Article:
Vaccinia infections shared link to martial arts gym

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Mar 17, 2011 (CIDRAP News) – The US Centers for Disease Control and Prevention (CDC) yesterday reported on a cluster of four cases of vaccinia virus infection in 2008 that were linked to a martial arts gym in Maryland.

The investigation included lab and public health officials from Michigan and Maryland and was detailed in the CDC's Emerging Infectious Diseases (EID) journal.

The case-patient that brought the outbreak to light was a 26-year-old man who was hospitalized Jun 23, 2008, for multiple skin pustules, plus fever and headache. Lab analysis revealed a vaccinia virus that originated in the ACAM2000 second-generation smallpox vaccine.

A probe into the source of his infection revealed that he had sparred at a martial arts gym with several military personnel. He reported that one of his sparring partners, a 28-year-old man, had a rash at about the same time, but no systemic illness. Upon testing, the 28-year-old's serum samples were positive for the same vaccinia virus.

A survey of the gym's members found that several had received the smallpox vaccine, but not within the previous 2 months. Thirteen had reported recent skin lesions, but no smallpox vaccination. Two of that group had recently been diagnosed as having methicillin-resistant Staphylococcus aureus (MRSA) infections, and their serum samples showed they had been exposed to the same vaccinia virus.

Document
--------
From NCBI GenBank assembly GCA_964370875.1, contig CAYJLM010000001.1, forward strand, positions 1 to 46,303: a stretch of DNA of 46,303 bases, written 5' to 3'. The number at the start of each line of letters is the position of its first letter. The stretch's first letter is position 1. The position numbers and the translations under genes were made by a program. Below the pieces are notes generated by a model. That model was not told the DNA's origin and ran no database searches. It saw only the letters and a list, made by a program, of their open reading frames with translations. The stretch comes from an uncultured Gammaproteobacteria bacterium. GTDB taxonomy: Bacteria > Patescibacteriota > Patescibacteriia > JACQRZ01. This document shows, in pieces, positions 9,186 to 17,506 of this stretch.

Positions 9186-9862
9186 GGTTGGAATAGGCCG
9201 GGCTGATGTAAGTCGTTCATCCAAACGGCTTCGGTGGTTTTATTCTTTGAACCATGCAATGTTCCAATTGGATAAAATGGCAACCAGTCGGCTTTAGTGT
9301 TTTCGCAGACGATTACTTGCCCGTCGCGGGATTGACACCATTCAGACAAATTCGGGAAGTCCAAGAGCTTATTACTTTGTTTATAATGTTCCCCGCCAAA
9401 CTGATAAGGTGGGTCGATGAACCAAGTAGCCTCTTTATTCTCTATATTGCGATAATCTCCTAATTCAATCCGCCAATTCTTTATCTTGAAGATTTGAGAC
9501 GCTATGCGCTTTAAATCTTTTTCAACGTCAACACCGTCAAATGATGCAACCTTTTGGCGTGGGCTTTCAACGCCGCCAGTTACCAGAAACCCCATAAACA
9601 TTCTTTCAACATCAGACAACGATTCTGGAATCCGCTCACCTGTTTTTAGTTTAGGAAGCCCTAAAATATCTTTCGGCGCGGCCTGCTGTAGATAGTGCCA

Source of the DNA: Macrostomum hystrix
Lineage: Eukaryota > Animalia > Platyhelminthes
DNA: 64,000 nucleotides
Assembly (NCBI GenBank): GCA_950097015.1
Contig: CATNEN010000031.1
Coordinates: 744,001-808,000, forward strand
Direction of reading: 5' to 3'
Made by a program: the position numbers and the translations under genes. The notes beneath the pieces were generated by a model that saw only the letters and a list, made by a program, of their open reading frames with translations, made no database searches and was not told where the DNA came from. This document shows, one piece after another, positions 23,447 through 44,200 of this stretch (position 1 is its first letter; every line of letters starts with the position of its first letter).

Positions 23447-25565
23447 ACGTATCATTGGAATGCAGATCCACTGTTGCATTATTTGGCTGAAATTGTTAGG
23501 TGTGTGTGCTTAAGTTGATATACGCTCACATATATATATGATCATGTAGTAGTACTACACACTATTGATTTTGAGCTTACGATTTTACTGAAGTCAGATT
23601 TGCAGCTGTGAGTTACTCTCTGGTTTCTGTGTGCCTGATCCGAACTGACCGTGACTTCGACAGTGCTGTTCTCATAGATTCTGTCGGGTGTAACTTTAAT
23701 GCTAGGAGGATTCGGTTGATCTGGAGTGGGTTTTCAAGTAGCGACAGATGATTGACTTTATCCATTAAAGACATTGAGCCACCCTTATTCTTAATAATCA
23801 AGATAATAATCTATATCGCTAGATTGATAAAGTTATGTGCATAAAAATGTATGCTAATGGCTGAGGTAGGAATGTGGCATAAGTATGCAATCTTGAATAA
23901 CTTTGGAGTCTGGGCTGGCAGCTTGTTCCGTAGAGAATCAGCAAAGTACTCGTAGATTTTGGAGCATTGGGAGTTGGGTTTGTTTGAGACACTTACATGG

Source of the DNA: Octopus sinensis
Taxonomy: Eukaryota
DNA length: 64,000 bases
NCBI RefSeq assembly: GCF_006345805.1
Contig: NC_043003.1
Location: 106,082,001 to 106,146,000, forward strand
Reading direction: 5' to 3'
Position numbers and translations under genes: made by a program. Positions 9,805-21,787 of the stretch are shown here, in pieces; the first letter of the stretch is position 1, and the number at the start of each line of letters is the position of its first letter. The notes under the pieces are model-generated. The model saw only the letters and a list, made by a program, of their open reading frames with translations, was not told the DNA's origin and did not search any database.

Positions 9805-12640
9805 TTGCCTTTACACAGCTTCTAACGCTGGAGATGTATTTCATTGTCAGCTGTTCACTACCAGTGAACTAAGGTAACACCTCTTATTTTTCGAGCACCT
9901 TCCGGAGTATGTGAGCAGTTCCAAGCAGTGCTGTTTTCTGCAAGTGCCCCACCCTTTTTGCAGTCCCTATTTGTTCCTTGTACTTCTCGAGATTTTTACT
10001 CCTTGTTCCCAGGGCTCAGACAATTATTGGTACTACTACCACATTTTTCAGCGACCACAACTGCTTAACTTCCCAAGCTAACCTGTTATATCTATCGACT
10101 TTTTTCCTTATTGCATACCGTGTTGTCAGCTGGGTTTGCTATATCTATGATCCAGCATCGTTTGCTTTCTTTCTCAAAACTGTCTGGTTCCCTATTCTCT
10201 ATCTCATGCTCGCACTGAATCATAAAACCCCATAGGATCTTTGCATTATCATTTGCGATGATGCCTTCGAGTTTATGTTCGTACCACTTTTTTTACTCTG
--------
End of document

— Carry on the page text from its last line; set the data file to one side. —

Five civilian clinics had given the vaccine over the past few months, but none of those who received it were members of the martial arts gym. A cross-check of military records showed that several vaccinees had links to the gym, but none were current members or at the gym during the time the illness surfaced.

A review of the gym found it was cleaned twice daily, due to MRSA concerns, with proper cleaning products. The source of the virus is still unknown, and no more infections among gym members have been detected.

The CDC researchers said that even though the source of the infection was not identified, it was probably a recent vaccinee. They said the cluster was possibly the result of sequential person-to-person spread, though fomites can't be ruled out.

The researchers said the cluster report underscores the need to reinforce transmission precautions in recent vaccinees and that physicians should consider vaccinia virus infections in the differential diagnosis of vesiculopustular rashes.

Hughes CM, Blythe D, Li Y, et al. Vaccinia virus infections in martial arts gym, Maryland, USA, 2008. Emerg Infect Dis 2011 (published online Mar 16) [Full text]

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